World Travel Guide > Guides > Europe > France > Nice

Local time Nice


Nice Travel Guide

About Nice

With the Mediterranean lapping at its shores, Nice’s prime position on the Côte d’Azur is its biggest draw for tourists. Don’t expect miles of golden sand – the beach is stony and rugged, though invariably packed with bronzed sunbathers.

Yet there’s still much to recommend beyond sun and sea in France’s fifth biggest city. Nice has museums and galleries aplenty, as well as decadent nightlife and the distinct Niçoise culture to gorge on.

The best way of getting to know the city is by wandering its network of alleys and lanes in the historic Old Town. There, you can shake off the hordes of less adventurous tourists and discover the city’s finer bars and restaurants. Be sure to try socca, a dish like a crepe but made from chickpea flour, and a glass or two of the local rosé. Meanwhile, Le Chateau, or Castle Hill, is a must-see for its lush vegetation, crumbling ruins, and splendid views of the city below.

In the handsome city centre, spend some time in Nice’s largest civic space, Place Masséna, whose redevelopment presaged a drive to refashion the city. Nowadays, traffic-clogged roads have given way to parks, gardens and tram lines. The ugly bus station was demolished to make way for the new Promenade du Paillon, a 1.2km-long (0.75 mile) green corridor connecting the National Theatre to the seaside. The new Allianz Riviera stadium is a similarly stunning feat of ecological architecture, producing more energy than it consumes.

While it might sound like Nice has ditched the Dior bags of yore for gardening gloves, the glamour of the Côte d’Azur is still present and thriving. Millionaires’ yachts jostle for space in the harbour and you’ll find no shortage of prestigious bars, restaurants, and boutiques. Sure, Nice might not have the same exclusivity that its fin-de-siècle high society patrons once sought, but this bustling city has plenty of history, greenery, and class to keep visitors well-entertained.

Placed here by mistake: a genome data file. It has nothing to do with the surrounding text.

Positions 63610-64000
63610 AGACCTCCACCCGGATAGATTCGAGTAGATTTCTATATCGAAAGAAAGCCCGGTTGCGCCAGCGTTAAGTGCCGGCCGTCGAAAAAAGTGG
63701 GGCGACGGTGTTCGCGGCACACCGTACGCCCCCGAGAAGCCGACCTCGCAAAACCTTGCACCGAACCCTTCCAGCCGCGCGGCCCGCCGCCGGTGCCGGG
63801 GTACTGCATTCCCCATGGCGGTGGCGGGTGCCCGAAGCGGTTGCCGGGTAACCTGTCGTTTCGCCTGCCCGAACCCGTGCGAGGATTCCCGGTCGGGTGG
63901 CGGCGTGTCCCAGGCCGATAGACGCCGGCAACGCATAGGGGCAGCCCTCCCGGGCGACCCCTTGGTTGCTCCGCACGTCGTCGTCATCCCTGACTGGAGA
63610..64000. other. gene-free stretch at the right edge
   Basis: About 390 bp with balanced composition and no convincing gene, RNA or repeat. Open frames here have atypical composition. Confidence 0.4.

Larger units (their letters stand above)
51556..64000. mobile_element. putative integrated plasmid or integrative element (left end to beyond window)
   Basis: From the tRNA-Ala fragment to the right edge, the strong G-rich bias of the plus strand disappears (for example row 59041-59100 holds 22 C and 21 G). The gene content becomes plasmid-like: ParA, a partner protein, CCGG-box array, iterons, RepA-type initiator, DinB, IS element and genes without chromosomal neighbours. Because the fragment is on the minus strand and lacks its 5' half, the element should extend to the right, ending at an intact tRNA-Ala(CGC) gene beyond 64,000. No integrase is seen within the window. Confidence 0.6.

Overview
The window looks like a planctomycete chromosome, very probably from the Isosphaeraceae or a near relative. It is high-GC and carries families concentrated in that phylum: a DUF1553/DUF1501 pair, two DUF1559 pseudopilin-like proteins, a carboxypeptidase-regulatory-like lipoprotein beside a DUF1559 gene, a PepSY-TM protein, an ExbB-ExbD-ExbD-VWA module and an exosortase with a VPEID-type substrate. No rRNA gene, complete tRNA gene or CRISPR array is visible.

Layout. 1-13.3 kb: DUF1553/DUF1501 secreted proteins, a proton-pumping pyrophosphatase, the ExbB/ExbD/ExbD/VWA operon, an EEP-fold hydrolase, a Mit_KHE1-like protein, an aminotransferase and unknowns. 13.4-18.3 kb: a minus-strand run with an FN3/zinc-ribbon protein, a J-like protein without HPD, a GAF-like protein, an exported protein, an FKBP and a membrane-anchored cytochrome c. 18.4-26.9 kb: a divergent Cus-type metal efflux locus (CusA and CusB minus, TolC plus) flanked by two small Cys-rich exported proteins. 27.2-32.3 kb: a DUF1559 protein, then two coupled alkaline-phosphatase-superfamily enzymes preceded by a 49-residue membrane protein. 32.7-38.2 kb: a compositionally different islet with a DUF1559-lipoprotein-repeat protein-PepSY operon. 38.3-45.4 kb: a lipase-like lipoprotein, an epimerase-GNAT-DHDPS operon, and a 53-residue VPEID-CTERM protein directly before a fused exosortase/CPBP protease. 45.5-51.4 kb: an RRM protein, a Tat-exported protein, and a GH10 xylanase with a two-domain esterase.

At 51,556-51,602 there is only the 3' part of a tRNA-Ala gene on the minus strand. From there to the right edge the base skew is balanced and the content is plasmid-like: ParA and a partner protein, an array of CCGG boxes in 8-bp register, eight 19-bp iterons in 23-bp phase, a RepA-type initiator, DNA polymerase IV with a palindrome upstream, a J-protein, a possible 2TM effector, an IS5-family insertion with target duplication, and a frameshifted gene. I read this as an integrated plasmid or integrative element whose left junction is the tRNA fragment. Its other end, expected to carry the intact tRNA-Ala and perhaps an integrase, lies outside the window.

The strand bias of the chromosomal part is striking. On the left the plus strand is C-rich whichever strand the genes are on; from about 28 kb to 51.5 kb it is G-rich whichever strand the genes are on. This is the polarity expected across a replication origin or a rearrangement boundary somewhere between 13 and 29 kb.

Key facts

342.979 (2017)
A digital image at

Book Accommodation

Featured Hotels


Hotel Negresco

The most exclusive address in town is an old but not fusty place that has elegantly idled by the Promenade des Anglais since 1913. Recent major refurbishments have kept this grande dame ahead of the game, but the antiques and furniture collectables angle the atmosphere towards a bygone era.

Hotel Villa St Hubert

Although it’s not in the city centre, this homely hotel is close to a tram that leads directly to Place Masséna, making it a great value for your money. Some of the traditionally furnished rooms have balconies with views across the rooftops, and breakfast is served in a charming tree-shaded courtyard.

Palais de la Méditerranée

This beautiful art deco hotel has some of the best views in town, which are best enjoyed from the swimming pool on the terrace above the Promenade des Anglais. Elegant rooms boast smooth contemporary decor and views out over the sea. A sauna, gym, and Turkish bath add to the 5-star allure.

Hôtel Le Meurice

Less than a minute away from the Promenade des Anglais, and within staggering distance of the nearby bars, Hotel Meurice offers comfortable and convenient accommodation at a reasonable price. The service is excellent—the staff goes out of their way to please guests—and while rooms are a little small, they’re finished beautifully.

Hotel Windsor

You’re as far from chain-hotel uniformity as you can get in this boutique townhouse: inside, local artists have turned each room into a work of art. To top it off, there’s an adorable garden with a pool – a godsend when the beach gets busy at the height of summer.

Westminster Hotel & Spa

This good-value 4-star is one of the more affordable grand old waterfront hotels. All the usual perks including a private beach and wonderful belle époque architecture are covered at the Westminster with minimum fuss. Be sure to book a sea-view room for breakfast on the Promenade des Anglais terrace.